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      There is also the angle on Stabler, indicating that perhaps he could have been a Hall of Famer, had he simply been more studious and serious as a professional quarterback.  As long-time teammate, and Hall of Famer, Dave Casper has said,

“He set coaching back 50 years. He knows everything there is to know on a football field, but when they give him his game plan on Wednesday he probably takes it and throws it in the waste basket. No one ever suspected how little he knew about the game plan on a particular week. He’s fooled ‘em all his life and he continues to fool ‘em… I don’t think he ever cared about losing. Winning is fine. Losing? So what? He’d rather win the gamble and force a pass in there. A bluffer, a gambler… he’d rather do it the hard way.”       

       So, Stabler is not in the FNFL Hall of Fame, and he probably will never reach such a status.  Now, what about the Tecmo Legacy League Ken Stabler?  What are the Raiders known for in the TLL?  In their most promising seasons (76-77), the Raiders spent a good deal of their efforts underachieving and being owned by their divisional rival, Denver.  Oakland, touted as one of the best teams in TLL76, barely squeaked into the playoffs as the sixth seed, and then promptly exited as they lost to the eventual AFC Champion Colts 35-21.  To his credit, Stabler had a fine game, going 8/11 for 152 yards, while throwing 3 TDs and 0 INTs.  1977 was even more nightmarish for Oakland.  Dubbed as a pre-season playoff shoe-in, Oakland managed to go a mediocre, and disappointing (8-8), missing the playoffs all together.  The following season, under coach badmoonrison, Oakland fashioned its most successful TLL season to date, and with the least amount of talent.  The (10-6) Raiders won the AFC West for the first time, and most impressively, found their way to the brink of the Super Bowl, where they eventually lost to the mighty Steelers in the AFC Championship game.  Come 1979, Oakland is (4-2), having won four straight.  The offensive talent is still present in Oakland, but the defense, as in 1978, is a shell of its former self.  Still, thus far, Stabler is off to the best start of his career.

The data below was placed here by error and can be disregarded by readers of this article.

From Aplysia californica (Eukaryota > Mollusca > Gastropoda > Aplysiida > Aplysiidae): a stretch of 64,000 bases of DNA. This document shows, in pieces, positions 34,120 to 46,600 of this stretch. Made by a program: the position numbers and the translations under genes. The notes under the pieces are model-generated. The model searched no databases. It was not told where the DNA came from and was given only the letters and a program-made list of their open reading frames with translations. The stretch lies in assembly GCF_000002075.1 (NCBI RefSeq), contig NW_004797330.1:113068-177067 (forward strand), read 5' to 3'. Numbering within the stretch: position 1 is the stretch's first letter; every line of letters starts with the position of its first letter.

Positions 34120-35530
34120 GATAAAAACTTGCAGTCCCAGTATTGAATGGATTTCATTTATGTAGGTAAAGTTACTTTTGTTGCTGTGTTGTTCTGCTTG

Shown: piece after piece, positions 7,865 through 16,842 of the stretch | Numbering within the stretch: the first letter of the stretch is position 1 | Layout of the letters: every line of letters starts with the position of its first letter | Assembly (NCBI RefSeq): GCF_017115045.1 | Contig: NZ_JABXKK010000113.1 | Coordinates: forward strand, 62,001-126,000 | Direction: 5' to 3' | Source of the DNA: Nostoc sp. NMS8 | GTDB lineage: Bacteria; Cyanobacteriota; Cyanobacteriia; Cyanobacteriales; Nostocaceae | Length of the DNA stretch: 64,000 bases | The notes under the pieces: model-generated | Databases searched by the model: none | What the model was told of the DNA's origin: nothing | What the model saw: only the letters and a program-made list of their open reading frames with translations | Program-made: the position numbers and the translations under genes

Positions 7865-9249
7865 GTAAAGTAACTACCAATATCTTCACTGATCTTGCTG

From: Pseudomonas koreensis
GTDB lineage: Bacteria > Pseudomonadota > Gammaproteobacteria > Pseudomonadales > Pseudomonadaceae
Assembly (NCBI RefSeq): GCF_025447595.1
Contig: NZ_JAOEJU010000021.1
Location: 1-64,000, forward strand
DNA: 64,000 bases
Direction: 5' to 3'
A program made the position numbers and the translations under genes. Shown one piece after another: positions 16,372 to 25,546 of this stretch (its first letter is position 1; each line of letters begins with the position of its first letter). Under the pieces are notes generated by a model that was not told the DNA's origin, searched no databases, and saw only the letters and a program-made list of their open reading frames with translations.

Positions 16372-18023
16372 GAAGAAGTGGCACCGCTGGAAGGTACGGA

Individually, Stabler is the all-time leader in touchdown passes with 106 (the only QB to have reached the century mark).  Meanwhile, Stabler is third in all-time passing yards (8,276), three yards shy of Craig Morton, who is second.  Stabler’s career completion percentage (51%) is right up there with most other quarterbacks that would be in the TLL Hall of Fame conversation.